Curved panels such as these could be used for various kinds of building projects – for example, they could be installed in houses in order to create a soundproofing effect, but it would be far too expensive and time-consuming to do something like that using traditional construction methods. The panels created using the FreeFAB method are also extremely strong, as has been proven in testing – the panels have withstood twice the required force in bomb-proofing tests.

[Image: Bechtel]

The technique is also much more eco-friendly and less wasteful than conventional mold-making technologies. Typical molds are made from wood and polystyrene, and can only be used to produce one shape; once they’re no longer needed, they’re thrown out. FreeFAB wax molds, however, can be melted and the wax re-used again and again. Dr. Gardiner, an environmentalist, made sure that would be possible, though it took him three years to come up with a wax formula that could be 3D printed, milled and recycled.

Sustainability is a priority for everyone involved in the Crossrail project. 84% of the construction machinery used in the central rail section has been fitted with pollutant-reducing emission controls, and 98% of the material excavated from the tunnels and other sites has been reused, incredibly. Overall, the project has been highly beneficial for London and the UK as a whole – more than 4,500 local workers have been employed on Crossrail, while over 550 apprenticeships have been created. 96% of the contracts awarded by Crossrail went to local companies.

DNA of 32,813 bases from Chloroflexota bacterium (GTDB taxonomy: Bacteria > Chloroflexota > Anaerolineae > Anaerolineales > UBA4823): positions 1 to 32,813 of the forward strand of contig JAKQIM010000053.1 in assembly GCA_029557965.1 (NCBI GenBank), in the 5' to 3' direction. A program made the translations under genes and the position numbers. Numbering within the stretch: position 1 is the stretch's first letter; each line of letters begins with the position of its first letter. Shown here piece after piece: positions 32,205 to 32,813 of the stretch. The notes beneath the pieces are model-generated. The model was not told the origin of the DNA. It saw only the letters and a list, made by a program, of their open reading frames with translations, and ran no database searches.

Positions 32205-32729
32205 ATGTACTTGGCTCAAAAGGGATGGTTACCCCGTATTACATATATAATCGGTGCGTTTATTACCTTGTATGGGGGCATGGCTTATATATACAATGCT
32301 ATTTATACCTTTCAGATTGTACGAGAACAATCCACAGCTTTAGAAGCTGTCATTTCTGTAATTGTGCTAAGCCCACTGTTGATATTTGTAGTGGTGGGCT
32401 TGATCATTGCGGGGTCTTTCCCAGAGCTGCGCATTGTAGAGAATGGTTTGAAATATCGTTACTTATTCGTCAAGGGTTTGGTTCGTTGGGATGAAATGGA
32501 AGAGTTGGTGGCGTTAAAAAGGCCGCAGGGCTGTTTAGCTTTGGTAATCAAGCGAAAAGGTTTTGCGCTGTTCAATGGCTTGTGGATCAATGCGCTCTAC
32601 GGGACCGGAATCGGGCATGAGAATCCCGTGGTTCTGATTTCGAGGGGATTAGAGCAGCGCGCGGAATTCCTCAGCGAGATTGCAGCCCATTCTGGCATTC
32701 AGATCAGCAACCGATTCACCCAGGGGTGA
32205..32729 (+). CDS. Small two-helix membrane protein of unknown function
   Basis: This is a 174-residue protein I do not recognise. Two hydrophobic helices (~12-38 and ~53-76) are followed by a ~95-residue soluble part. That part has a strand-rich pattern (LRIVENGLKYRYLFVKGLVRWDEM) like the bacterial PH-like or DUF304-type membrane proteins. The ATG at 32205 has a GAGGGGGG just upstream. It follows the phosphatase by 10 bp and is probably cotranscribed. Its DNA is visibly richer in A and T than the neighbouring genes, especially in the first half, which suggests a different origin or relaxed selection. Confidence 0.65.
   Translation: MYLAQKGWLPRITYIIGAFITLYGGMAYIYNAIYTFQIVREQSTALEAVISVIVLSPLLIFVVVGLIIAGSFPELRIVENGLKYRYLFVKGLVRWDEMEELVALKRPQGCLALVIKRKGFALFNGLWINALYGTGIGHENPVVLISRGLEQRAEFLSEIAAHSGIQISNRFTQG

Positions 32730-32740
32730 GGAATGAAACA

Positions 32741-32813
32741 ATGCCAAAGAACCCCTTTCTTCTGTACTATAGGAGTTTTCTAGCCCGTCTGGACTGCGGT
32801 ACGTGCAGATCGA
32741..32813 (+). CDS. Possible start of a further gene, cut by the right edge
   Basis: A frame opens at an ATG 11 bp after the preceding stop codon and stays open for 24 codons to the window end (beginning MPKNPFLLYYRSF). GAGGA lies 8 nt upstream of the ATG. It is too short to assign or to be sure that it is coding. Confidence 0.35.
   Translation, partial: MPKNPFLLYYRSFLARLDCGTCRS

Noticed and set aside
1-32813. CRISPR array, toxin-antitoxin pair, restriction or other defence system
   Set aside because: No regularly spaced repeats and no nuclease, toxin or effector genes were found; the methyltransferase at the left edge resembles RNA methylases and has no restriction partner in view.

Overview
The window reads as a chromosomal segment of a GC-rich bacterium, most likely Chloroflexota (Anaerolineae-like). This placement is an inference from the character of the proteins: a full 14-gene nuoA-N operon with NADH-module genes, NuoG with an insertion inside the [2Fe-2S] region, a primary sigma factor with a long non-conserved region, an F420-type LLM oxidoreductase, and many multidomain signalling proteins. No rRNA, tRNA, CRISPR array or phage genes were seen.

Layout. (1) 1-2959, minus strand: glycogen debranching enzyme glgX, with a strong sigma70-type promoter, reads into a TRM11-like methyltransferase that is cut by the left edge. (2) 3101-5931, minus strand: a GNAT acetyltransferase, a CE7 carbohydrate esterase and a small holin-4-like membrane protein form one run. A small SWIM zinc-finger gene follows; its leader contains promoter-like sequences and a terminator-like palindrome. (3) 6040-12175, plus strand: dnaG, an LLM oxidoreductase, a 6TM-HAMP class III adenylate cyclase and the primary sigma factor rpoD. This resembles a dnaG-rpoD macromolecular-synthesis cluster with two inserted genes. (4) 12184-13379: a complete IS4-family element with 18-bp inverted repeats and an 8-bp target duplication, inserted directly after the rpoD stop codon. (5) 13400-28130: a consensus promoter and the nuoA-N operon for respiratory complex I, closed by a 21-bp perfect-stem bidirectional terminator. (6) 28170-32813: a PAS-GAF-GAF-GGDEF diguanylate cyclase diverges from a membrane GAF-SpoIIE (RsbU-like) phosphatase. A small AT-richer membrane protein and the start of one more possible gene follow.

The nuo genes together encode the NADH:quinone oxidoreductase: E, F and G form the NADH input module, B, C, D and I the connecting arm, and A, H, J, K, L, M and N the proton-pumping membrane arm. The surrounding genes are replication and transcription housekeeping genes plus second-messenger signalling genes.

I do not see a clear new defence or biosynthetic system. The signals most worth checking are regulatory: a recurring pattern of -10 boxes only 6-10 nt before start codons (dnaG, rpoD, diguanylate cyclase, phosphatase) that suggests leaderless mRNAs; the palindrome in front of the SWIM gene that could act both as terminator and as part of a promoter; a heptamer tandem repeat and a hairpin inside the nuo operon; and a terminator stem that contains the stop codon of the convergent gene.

“Bechtel has placed sustainability right at the heart of our infrastructure business,” said Steven Kay, infrastructure operations manager of Bechtel, which is working as a project delivery partner on Crossrail. “We have played a central role in the development of low carbon energy, through solar power, nuclear, liquefied natural gas and lower carbon coal. We have taken a lead in supporting the communities we work in through local sub-contracting and local hiring…We want to help create a lasting and beneficial legacy through our projects here in the UK. Ultimately, there is nothing more rewarding than completing something that’s not just a project for a customer, but actually handing over the know-how that you’ve helped to create to prepare and inspire the next generation to take on the infrastructure challenges to come.”